Identity VerifiedWaqas Nawaz, Ph.D.
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Member since December 24, 2020

Assistant Professor


Faculty of Computer and Information Systems, Islamic University of Madinah, KSA

PhD, Kyung Hee University, South Korea




Waqas Nawaz is Assistant Professor at Islamic University Almadinah, Kingdom of Saudi Arabia since 2016. He received his Computer Science PhD degree from Kyung Hee University (South Korea) in 2015. He worked as a Post-Doctoral Fellow in the Institute of Information Systems, Innopolis University, Russia from 2015 to 2016. Afterwards, he joined Faculty of Computer and Information Systems, Islamic University of Madinah, KSA as Assistant Professor. His research interests include graph mining, social network analysis, databases, data mining, big data, image processing, and artificial intelligence.



  •  Institute of Information Systems, Innopolis University, Russia
  •  Aug 2015 - Aug 2019

Researcher, Employee and Teacher Assistant

Course: Data modeling and databases
Worked with Dr. Qiang Qu and Dr. Jooyoung Lee, Assistant Professor at Innopolis University, Russia
Duties and Responsibilities: Deliver lectures occasionally, Take quizzes and Assignments and Grading, Engage the students for doing a semester project, Invigilation etc.



  •  Kyung Hee University, South Korea
  •  Mar 2011 - Aug 2015

Major: Graph Mining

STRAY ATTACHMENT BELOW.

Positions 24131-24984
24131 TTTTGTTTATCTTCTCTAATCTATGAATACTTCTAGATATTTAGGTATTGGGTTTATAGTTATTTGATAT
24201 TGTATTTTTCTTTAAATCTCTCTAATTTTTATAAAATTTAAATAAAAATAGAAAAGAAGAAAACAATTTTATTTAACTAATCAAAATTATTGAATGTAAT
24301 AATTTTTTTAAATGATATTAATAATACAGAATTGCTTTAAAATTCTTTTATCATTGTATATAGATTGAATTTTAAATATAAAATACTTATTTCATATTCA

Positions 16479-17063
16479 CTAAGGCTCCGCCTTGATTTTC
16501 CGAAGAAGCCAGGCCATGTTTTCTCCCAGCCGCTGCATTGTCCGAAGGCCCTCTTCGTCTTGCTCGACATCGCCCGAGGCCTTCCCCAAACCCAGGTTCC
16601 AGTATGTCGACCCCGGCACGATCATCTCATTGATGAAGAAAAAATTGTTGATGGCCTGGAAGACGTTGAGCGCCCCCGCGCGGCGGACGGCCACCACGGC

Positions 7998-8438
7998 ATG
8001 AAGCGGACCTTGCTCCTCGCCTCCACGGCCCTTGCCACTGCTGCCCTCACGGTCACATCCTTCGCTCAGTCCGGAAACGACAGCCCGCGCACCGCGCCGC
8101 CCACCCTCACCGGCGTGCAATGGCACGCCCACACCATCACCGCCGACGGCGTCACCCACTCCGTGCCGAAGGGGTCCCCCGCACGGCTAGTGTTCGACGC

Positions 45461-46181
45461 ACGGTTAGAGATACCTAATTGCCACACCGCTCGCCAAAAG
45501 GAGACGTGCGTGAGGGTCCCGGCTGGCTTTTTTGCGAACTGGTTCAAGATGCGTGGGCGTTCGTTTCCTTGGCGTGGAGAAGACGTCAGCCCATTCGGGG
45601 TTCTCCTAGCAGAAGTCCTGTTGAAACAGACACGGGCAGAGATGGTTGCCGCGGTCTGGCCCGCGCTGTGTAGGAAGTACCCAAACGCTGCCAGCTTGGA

Supervisor: Prof. Young-Koo Lee

Absract: Graph is an extremely versatile data structure in terms of its expressiveness and flexibility to model a range of real life phenomenon, such as social, biological, sensor, and computer networks. Finding groups of vertices based on their similarity is the fundamental graph mining task to get useful insights. The existing methods suffer from scalability issues due to enormous computations of an exact similarity estimation. Therefore, this research introduces Collaborative Similarity Measure (CSM) based on shortest path strategy, instead of all paths, to define structural and semantic relevance among vertices efficiently. The effectiveness of the proposed measure is evaluated for personalized email community detection as an application scenario. However, an abundance of structural information has resulted in non-trivial graph traversals. Shortcut construction is among the utilized techniques implemented for efficient shortest path (SP) traversals on graphs. The shortcut construction, being a computationally intensive task, required to be exclusive and offline, often produces unnecessary auxiliary data. To overcome this issue, we present Shortest Path Overlapped Region (SPORE), a performance-based initiative that improves the shortcut construction performance by exploiting SP overlapped regions. Path overlapping with empirical analysis has been overlooked by shortcut construction systems. SPORE avails this opportunity and provides a solution by constructing auxiliary shortcuts incrementally, using SP trees during traversals, instead of an exclusive step. SPORE is exposed to a graph clustering task, which requires extensive graph traversals to group similar vertices together, for realistic implications. We further suggest an optimization strategy to accelerate the performance of the clustering process using confined subgraph traversals. Leveraging the SPORE with multiple SP computations consistently reduces the latency of the entire clustering process. A parameter-free graph clustering with scalable graph traversal strategy for a billion scale diverse graphs remains an open issue.